verb (used without object), ag·o·nized, ag·o·niz·ing.
verb (used with object), ag·o·nized, ag·o·niz·ing.
Examples from the Web for agonising
The sign says that it produced “extreme emaciation and a slow, agonising death.”
Then he began to be sore perplexed, and torn with agonising doubts.Hard Cash|Charles Reade
I dreaded the agonising scenes that would follow this state of immobility.
Corinne, who in agonising anxiety has followed him to England, learns his state of mind, and sends him back his ring.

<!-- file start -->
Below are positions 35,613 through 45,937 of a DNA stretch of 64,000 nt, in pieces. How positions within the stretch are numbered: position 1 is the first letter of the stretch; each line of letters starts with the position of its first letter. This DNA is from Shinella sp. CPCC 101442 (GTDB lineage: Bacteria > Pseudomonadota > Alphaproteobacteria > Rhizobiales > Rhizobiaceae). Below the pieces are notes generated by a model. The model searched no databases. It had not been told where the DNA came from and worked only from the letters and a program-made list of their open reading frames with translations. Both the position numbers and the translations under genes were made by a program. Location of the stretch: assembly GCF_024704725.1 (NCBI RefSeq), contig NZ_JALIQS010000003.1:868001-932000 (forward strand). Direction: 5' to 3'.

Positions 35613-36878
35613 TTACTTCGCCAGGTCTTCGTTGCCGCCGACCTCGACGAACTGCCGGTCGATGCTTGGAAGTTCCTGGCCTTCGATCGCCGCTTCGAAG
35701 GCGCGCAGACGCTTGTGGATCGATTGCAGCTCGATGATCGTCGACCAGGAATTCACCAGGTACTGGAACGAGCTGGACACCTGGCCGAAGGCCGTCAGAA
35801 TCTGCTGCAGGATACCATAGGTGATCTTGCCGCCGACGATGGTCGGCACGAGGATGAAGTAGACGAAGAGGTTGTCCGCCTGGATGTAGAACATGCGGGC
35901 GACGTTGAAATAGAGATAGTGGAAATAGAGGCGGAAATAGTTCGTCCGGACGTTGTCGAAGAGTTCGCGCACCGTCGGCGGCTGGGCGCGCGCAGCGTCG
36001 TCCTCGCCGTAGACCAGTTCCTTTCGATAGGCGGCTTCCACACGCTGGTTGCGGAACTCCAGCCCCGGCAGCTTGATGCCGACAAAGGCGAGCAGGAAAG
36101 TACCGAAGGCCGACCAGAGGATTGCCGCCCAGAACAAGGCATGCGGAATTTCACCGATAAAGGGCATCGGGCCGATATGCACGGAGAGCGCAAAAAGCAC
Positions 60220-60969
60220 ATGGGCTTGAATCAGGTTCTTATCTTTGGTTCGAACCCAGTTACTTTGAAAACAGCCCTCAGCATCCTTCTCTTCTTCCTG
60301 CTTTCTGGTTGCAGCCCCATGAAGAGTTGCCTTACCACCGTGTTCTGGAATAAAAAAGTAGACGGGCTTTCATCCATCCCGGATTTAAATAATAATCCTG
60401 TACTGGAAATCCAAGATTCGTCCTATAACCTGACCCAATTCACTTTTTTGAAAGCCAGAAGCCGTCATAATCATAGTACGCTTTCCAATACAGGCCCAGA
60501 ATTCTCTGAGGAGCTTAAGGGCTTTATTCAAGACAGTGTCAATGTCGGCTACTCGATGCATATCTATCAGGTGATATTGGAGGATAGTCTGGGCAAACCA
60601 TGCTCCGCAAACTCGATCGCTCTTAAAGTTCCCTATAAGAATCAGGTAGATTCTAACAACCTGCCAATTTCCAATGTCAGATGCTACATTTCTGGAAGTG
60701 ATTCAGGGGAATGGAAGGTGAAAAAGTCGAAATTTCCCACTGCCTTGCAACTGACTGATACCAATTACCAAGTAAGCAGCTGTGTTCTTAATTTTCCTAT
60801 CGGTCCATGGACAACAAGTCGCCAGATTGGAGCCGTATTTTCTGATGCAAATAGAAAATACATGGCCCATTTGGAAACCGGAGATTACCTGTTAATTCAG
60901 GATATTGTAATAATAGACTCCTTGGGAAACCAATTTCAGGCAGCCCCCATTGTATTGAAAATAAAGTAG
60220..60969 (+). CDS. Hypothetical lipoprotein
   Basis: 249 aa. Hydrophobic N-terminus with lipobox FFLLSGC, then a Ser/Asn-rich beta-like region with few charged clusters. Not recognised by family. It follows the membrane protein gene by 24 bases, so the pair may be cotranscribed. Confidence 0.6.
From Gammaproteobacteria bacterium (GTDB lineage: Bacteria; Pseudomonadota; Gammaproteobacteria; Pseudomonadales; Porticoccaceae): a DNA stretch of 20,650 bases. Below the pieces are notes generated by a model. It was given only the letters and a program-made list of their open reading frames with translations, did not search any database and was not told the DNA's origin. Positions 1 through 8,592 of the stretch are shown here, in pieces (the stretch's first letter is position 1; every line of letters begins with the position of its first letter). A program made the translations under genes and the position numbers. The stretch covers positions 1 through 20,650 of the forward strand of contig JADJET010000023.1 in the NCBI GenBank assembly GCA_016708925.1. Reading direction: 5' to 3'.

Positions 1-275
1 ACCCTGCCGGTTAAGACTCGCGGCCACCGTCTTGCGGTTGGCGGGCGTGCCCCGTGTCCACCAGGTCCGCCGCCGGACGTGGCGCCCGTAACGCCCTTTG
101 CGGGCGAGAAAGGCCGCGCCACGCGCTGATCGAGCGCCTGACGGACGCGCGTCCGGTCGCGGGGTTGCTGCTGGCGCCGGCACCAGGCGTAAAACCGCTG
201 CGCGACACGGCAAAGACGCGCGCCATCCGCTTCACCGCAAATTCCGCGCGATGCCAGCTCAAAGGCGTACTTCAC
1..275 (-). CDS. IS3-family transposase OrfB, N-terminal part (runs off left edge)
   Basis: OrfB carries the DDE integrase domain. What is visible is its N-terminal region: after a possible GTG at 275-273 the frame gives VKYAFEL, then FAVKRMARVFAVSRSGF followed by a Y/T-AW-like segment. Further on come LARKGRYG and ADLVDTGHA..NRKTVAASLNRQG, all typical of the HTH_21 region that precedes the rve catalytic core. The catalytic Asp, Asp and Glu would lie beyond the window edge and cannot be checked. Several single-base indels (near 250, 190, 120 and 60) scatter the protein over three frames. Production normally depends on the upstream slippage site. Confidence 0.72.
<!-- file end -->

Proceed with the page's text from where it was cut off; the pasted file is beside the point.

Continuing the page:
What was M. de Bouillé doing during this long and agonising night the king passed at Varennes?History of the Girondists, Volume I|Alphonse de Lamartine
But he was left in a state of agonising suspense, for very soon the shouts of the troopers ceased also.Boscobel: or, the royal oak|William Harrison Ainsworth
British Dictionary definitions for agonising
Word Origin for agonize
Word Origin and History for agonising
1580s, "to torture," from Middle French agoniser or directly from Medieval Latin agonizare, from Greek agonizesthai "to contend in the struggle" (see agony). Intransitive sense of "to suffer physical pain" is recorded from 1660s. That of "to worry intensely" is from 1853. Related: Agonized; agonizing.